We are back again, with some more answers about the COVID-19 paid leave provisions and some thoughts about how all of this is going to work. This time we are focused on the Internal Revenue Service (IRS) part of the equation. Everybody’s favorite federal agency recently released 66 new FAQs about leave-related tax credits for small and midsize businesses. Also available is the new form employers will use to access advances of the new employer payroll tax credits due to COVID-19, Form 7200, Advance Payment of Employer Credits Due to COVID-19. We are still waiting for revised instructions to Form 941, the Employer’s Quarterly Federal Tax Return to tell us exactly how the IRS will require employers to report on COVID-19 paid leave tax credits. However, now that the sub-regulatory guidance and Form 7200 are out, we have some more information, clarifications and little nuances we picked up on to discuss with friends like you.
Overview of the COVID-19 Paid Leave Tax Credits
As we’ve mentioned a few times before, the Families First Coronavirus Response Act (FFCRA) creates two types of temporary paid leave that qualified employees of businesses with fewer than 500 employees can access between April 1-December 31, 2020. Federal policymakers don’t want economically challenged business owners left holding the bag for these new requirements. So, the law also creates a refundable payroll tax credit to reimburse employers for 100 percent of affected employee’s wages, allocable health insurance costs and the employer’s share of Medicare taxes, attributable to the new emergency paid leave.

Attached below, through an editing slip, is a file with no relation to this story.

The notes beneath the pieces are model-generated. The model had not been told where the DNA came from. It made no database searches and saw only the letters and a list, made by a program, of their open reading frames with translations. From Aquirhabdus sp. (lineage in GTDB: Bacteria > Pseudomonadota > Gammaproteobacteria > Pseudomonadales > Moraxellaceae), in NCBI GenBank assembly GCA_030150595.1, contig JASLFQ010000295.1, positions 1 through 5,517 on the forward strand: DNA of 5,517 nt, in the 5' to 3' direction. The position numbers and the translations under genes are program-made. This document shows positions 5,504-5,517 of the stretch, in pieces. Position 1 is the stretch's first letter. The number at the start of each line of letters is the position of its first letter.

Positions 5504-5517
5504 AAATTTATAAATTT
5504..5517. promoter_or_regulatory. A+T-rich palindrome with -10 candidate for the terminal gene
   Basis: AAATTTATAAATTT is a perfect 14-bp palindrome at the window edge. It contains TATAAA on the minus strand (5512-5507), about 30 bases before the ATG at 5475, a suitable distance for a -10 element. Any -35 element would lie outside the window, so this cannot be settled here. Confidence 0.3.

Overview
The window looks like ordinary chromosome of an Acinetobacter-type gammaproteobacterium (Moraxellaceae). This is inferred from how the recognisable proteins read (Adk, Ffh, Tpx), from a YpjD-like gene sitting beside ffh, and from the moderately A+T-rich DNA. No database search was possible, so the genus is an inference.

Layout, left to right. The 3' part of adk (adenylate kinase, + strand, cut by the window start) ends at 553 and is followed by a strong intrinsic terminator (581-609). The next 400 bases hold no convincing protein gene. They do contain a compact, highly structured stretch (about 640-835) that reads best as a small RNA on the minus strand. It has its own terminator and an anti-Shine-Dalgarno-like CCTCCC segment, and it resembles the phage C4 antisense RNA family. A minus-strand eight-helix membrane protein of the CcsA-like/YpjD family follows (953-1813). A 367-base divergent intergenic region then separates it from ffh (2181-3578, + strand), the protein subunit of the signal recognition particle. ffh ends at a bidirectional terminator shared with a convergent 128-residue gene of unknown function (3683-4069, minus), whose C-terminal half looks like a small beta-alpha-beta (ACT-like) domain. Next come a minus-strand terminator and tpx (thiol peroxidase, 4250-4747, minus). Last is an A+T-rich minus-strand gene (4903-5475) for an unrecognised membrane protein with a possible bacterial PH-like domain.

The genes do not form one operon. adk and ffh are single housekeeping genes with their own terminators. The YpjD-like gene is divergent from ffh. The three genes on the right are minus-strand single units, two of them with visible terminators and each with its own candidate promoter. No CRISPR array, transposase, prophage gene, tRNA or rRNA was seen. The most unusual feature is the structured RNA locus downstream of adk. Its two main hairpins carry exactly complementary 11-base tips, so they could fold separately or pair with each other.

According to the law and the new FAQs, employers can access the COVID-19 paid leave credit virtually immediately. Instead of sending the IRS the employer’s share of federal employment taxes equal to the amount of paid leave wages, qualified health plan expenses, and the employer’s share of Medicare tax imposed on those wages, the business just keeps that money. If the amount of the credit exceeds their employment tax liability, then the business can get the rest back right away from the IRS. They just need to file Form 7200, Advance Payment of Employer Credits Due to COVID-19. The IRS expects to begin processing these requests during April 2020.